Foundation; that his liability is only secondary; and that he believed that he 11, 1960. 29 On June 20, 1960, the defendant filed his notice of appeal from the
was signing only as an accommodation party. 16 order of the court denying his motion to set aside the judgment by default, his
appeal bond, and his record on appeal. The defendant's record on appeal
On March 15, 1960, the plaintiff filed an ex parte motion to declare the was approved by the trial court on June 25, 1960. 30 Thus, the defendant had
defendant in default on the ground that the defendant should have filed his two appeals with the Court of Appeals: (1) Appeal from the order of the lower
court denying his motion to set aside the order of default docketed as CA- have filed his answer on that same day because the courts then held office
G.R. NO. 27734-R; (2) Appeal from the order denying his motion to set aside only up to 5:00 o'clock in the afternoon. Moreover, the defendant
the judgment by default docketed as CA-G.R. NO. 27940-R. immediately filed his answer on the following day.

In his brief, the defendant-appellant assigned the following errors: However, while the defendant successfully proved that his failure to answer
was due to excusable negligence, he has failed to show that he has a
I meritorious defense. The defendant does not have a good and substantial
WAS IN DEFAULT. Defendant Aruego's defenses consist of the following:

II a) The defendant signed the bills of exchange referred to in the plaintiff's

complaint in a representative capacity, as the then President of the Philippine
Education Foundation Company, publisher of "World Current Events and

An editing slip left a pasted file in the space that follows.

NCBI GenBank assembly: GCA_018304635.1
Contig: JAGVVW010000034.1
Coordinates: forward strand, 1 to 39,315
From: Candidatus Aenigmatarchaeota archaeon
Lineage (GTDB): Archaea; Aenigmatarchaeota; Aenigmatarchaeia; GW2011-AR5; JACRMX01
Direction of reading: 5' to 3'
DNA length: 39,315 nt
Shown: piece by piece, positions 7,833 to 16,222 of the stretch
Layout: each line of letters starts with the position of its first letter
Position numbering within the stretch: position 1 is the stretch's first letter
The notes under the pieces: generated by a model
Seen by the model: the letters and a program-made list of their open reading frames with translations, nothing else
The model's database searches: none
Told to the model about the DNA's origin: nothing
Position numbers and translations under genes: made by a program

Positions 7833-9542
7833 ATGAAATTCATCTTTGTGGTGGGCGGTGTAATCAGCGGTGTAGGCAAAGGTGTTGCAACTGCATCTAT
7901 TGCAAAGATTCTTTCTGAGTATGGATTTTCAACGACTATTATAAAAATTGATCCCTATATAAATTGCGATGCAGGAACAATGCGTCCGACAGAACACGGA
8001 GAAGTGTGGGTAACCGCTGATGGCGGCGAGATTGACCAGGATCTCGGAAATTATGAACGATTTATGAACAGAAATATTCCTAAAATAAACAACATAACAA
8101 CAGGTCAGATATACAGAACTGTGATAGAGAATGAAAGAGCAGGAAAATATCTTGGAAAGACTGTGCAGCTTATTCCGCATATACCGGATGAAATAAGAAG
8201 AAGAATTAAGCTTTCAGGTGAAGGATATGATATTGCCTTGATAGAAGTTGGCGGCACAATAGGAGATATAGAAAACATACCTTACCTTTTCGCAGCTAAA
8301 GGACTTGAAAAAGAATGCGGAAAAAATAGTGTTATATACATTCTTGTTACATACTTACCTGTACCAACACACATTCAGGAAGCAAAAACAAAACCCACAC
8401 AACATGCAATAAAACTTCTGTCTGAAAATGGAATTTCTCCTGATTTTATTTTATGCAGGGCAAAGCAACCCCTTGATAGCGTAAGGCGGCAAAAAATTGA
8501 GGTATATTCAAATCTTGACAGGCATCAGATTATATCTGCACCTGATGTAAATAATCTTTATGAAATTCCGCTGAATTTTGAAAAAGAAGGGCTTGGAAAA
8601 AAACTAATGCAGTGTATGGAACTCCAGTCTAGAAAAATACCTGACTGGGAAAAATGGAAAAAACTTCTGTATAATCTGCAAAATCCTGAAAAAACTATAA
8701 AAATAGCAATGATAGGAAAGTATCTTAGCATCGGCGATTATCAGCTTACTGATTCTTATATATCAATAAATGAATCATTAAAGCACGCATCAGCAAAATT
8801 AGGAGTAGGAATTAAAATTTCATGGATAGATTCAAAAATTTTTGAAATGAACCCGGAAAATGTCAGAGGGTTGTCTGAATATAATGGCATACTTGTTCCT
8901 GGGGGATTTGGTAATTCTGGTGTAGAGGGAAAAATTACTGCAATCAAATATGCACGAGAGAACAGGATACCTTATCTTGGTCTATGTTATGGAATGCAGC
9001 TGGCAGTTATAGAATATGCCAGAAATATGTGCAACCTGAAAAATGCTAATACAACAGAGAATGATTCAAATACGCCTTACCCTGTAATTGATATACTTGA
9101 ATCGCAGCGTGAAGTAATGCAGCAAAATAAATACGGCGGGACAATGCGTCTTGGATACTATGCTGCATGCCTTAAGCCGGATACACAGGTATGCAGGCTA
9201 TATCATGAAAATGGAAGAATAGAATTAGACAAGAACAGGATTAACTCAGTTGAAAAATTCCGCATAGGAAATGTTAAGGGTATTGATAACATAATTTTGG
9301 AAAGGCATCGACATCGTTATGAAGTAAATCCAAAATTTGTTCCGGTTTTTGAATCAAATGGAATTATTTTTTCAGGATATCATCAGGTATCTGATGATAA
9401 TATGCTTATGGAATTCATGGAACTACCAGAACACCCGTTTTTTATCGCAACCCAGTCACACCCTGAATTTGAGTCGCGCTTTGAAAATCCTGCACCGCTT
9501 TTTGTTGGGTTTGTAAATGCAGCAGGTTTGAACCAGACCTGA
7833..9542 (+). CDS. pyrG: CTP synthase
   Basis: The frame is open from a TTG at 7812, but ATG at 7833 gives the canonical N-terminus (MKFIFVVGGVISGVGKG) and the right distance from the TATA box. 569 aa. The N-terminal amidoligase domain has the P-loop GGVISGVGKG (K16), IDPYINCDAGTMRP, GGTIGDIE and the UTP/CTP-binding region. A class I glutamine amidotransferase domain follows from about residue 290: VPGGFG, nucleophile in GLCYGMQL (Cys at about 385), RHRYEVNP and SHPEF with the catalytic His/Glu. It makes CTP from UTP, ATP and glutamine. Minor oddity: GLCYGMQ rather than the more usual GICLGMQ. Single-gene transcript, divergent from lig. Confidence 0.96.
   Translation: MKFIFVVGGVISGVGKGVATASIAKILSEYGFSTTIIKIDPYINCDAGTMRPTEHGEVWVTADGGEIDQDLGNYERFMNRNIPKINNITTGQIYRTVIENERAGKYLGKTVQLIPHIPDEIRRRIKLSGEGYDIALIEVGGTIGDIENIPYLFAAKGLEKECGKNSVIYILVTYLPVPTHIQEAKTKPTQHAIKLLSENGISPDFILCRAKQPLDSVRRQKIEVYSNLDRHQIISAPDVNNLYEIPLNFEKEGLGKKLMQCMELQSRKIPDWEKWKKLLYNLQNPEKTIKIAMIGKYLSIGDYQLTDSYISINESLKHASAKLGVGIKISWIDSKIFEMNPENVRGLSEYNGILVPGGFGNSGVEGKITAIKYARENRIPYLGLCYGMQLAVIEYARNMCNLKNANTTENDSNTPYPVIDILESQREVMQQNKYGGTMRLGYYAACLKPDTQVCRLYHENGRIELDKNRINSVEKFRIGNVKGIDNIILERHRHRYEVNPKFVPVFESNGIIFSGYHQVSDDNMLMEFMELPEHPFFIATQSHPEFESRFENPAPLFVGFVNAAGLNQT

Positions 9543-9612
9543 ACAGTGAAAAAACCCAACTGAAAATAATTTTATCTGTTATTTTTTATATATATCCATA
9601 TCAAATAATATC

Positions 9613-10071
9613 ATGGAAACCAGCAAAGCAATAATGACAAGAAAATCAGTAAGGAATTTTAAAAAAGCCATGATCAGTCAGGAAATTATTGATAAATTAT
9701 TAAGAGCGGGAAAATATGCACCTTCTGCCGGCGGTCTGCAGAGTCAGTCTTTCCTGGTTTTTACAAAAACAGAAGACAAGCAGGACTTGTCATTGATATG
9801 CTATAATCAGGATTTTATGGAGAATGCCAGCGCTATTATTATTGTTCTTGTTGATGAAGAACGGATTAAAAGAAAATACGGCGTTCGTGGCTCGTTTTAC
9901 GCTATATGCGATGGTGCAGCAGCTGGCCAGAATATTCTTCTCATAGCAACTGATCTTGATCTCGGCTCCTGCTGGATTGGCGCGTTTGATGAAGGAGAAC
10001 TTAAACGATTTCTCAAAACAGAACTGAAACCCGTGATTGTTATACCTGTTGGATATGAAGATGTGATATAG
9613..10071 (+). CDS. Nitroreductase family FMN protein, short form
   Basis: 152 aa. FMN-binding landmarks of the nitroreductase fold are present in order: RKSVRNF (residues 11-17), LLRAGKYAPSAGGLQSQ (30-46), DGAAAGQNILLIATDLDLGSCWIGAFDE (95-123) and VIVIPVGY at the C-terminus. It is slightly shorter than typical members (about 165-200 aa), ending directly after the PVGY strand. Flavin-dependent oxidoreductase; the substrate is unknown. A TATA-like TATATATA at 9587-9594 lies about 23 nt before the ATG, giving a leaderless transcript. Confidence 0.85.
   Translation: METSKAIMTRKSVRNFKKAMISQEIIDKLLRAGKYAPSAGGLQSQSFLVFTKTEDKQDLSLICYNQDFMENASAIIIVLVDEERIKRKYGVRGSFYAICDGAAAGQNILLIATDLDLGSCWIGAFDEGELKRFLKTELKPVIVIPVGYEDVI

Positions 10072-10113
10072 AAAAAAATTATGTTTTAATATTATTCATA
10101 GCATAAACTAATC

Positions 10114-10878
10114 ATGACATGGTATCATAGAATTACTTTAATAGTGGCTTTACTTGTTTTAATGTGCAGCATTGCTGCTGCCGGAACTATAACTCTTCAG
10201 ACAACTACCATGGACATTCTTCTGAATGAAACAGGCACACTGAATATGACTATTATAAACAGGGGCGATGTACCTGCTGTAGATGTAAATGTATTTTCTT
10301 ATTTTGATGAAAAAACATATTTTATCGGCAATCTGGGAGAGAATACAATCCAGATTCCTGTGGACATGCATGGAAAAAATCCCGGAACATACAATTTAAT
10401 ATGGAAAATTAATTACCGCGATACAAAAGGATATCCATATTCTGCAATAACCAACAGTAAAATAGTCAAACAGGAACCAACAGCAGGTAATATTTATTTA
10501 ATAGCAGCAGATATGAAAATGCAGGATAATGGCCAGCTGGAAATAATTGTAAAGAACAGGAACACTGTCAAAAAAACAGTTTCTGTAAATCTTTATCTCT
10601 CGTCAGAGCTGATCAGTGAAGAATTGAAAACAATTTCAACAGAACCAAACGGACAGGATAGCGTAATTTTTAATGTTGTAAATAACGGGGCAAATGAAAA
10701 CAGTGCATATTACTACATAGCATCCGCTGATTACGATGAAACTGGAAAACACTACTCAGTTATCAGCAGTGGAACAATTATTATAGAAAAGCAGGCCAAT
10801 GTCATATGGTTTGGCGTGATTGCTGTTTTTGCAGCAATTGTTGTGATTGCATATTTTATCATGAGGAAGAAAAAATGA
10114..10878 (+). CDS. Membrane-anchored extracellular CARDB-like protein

Decision Law Journal," printed by Encal Press and Photo-Engraving, drawer of
the said bills of exchange in favor of the plaintiff bank;
ACTION. b) The defendant signed these bills of exchange not as principal obligor, but
as accommodation or additional party obligor, to add to the security of said
plaintiff bank. The reason for this statement is that unlike real bills of exchange,
where payment of the face value is advanced to the drawer only upon
acceptance of the same by the drawee, in the case in question, payment for
THE LOWER COURT ERRED IN DENYING DEFENDANT'S PETITION the supposed bills of exchange were made before acceptance; so that in
FOR RELIEF OF ORDER OF DEFAULT AND FROM JUDGMENT BY effect, although these documents are labelled bills of exchange, legally they
DEFAULT AGAINST DEFENDANT. 31 are not bills of exchange but mere instruments evidencing indebtedness of
the drawee who received the face value thereof, with the defendant as only
It has been held that to entitle a party to relief from a judgment taken against additional security of the same. 33
him through his mistake, inadvertence, surprise or excusable neglect, he must
show to the court that he has a meritorious defense. 32 In other words, in order The first defense of the defendant is that he signed the supposed bills of
to set aside the order of default, the defendant must not only show that his exchange as an agent of the Philippine Education Foundation Company
failure to answer was due to fraud, accident, mistake or excusable where he is president. Section 20 of the Negotiable Instruments Law provides
negligence but also that he has a meritorious defense. that "Where the instrument contains or a person adds to his signature words
indicating that he signs for or on behalf of a principal or in a representative
The record discloses that Aruego received a copy of the complaint together capacity, he is not liable on the instrument if he was duly authorized; but the